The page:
We may also put in this class public opinion, which is a kind of testimony of the multitude.

But those things which create belief on account of the virtue of the witness are of a two-fold kind; one of which is valid on account of nature, the other by industry. For the virtue of the gods is eminent by nature; but that of men, because of their industry.

Testimonies of this kind are nearly divine: first of all, that of oration, (for oracles were so called from that very same word, as there is in them the oration of the gods;) then that of things in which there are, as it were, many divine works; first of all, the word itself, and its whole order and ornaments; then the airy flights and songs of birds; then the sound and heat of that same air; and the numerous prodigies of divers kinds seen on the earth; and also, the power of foreseeing the future by means of the entrails of victims: many things, too, which are shown to the living by those who are asleep: from all which topics the testimonies of the gods are at times adduced so as to create belief.

In the case of a man, the opinion of his virtue is of the greatest weight. For opinion goes to this extent, that those men have virtue, not only who do really possess it, but those also who appear to possess it. Therefore, those men whom they see endowed with genius and diligence and learning, and whose life they see is consistent and approved of, like Cato, and Laelius, and Scipio, and many others, they consider such men as they themselves would wish to be. And not only do they think them such who enjoy honours conferred on them by the people, and who busy themselves with affairs of state, but also those who are orators, and philosophers, and poets, and historians; from whose sayings and writings authority is often sought for to establish belief.


We note that at points Cicero injects a note of skepticism into his criteria, for example that people tend to think that the rich and those who have lived long lives have additional authority even if “Perhaps they are not always right; but still it is not easy to change the sentiments of the common people”.

However, evaluating testimonial arguments have come a very long way since Aristotle and Cicero especially with our modern highly developed law of evidence. We can generally divide testimonial authority into two kinds (1) Witness and (2) Expert.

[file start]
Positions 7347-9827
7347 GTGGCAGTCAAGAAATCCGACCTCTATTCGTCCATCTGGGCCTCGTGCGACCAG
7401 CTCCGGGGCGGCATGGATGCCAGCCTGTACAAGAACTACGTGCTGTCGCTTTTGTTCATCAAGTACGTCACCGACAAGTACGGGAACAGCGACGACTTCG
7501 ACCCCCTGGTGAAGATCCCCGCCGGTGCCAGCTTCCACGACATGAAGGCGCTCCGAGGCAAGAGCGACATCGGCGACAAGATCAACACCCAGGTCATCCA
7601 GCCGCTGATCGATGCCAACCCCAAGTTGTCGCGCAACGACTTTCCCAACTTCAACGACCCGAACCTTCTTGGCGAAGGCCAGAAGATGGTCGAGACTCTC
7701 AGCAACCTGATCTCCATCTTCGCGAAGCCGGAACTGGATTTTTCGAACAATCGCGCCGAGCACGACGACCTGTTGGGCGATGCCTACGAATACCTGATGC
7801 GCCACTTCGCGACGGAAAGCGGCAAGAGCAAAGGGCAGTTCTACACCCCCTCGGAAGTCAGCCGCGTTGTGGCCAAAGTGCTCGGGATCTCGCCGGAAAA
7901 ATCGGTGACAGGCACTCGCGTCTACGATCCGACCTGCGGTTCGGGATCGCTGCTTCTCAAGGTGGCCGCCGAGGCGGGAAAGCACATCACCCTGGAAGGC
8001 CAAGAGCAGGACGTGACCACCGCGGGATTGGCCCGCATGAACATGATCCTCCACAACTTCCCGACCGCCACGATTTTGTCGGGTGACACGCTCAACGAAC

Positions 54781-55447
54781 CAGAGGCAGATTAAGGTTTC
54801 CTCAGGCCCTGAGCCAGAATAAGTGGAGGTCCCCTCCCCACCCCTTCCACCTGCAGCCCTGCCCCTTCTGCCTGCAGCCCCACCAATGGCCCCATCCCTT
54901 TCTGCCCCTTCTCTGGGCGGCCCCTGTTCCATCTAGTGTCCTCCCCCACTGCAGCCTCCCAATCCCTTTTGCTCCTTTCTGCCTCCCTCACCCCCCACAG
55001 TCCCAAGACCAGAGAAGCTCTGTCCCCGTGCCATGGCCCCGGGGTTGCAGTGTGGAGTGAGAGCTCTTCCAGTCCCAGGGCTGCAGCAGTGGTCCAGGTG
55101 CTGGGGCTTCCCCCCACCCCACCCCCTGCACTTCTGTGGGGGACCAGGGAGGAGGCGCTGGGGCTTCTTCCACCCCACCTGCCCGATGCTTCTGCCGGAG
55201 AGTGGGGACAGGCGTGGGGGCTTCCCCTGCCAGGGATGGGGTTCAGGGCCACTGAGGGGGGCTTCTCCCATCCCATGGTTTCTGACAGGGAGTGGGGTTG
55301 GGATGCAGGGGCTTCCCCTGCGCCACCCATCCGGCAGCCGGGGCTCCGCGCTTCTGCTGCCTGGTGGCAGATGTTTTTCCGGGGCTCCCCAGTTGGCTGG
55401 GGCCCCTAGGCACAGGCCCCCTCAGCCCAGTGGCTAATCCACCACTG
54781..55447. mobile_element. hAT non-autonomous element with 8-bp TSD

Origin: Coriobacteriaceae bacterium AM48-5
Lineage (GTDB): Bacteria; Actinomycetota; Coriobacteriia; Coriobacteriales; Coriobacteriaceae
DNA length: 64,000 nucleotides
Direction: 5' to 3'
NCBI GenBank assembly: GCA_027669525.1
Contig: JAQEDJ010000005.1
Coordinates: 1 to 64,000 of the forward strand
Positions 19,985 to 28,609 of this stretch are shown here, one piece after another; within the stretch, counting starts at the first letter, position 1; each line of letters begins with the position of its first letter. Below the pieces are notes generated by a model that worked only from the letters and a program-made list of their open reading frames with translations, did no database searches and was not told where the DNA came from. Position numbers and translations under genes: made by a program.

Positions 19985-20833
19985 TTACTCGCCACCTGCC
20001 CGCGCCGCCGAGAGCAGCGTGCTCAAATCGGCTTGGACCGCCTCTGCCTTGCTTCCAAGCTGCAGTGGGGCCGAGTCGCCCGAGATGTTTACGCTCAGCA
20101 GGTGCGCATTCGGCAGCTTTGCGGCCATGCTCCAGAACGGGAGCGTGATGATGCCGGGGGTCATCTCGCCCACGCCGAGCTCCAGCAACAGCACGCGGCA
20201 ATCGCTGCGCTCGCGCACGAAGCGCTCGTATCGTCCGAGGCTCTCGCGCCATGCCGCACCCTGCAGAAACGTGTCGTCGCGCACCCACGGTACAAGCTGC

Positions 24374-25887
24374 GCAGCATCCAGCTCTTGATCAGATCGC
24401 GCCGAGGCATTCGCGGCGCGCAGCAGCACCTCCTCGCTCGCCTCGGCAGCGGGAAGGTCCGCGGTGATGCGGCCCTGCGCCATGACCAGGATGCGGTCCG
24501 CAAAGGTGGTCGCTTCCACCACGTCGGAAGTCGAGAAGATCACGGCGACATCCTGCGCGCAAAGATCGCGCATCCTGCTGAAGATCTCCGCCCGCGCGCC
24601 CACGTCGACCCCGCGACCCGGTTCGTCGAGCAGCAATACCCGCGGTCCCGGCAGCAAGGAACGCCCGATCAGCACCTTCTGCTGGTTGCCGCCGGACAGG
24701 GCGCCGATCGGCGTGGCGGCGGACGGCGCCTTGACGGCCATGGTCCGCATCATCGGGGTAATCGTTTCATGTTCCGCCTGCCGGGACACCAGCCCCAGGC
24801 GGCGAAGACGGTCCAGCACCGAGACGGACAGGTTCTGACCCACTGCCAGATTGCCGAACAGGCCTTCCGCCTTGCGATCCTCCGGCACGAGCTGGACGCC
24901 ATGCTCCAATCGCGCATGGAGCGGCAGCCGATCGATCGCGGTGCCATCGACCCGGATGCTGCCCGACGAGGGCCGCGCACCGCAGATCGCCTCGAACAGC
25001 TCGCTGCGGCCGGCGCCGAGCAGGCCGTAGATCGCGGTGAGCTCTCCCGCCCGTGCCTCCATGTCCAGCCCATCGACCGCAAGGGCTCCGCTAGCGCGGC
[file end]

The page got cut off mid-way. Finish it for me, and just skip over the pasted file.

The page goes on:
(1) Witness: If you have personally seen something, or heard something from someone that would constitute “witness”. As the term suggests, a “witness” testifies to having seen something himself with his own senses. It should be obvious here that of the list of things which gives an authority “witness”, honesty and an interest to witness to the truth are much more relevant than age, expertise or wealth, etc.

(2) Expert: Then we have “experts” whose authority you trust on the basis of their wisdom, learning, and expertise concerning the subject matter at hand. Thus, credentialling here will create authority for an expert as evidence that he has put in the labour to master the topic and as such is a reliable source of information for it.

To use a Church Father as an example of this distinction, when Jerome tells us that he has seen a Gospel of Matthew in Hebrew, he is speaking as a personal witness; when Jerome on the other hand makes theological arguments about the nature of Christ, he is speaking as an “expert”.

Once we understand the nature of testimonial knowledge, how the object to which one testifies is related to the person testifying, we then have the analytical means to determine what sort of criteria is relevant for determining the reliability of a witness. As already mentioned, age and wisdom aren’t really relevant features for eyewitness testimonies, while depending on a topic, a young scientist would have a better command of a new emerging discovery and field, or on the other hand, an experienced old hand would be a better authority on a relatively stable field like the behaviour of animals on his farm.

I’ve so far only painted this topic in very broad brushstrokes, however there are a whole constellation of concepts associated with social epistemology, e.g. the epistemic division of labour, epistemic institutions, interest and bias in testimonies, etc, etc. But I believe that this topic does provide a sufficient conceptual resources for further thought on this topic.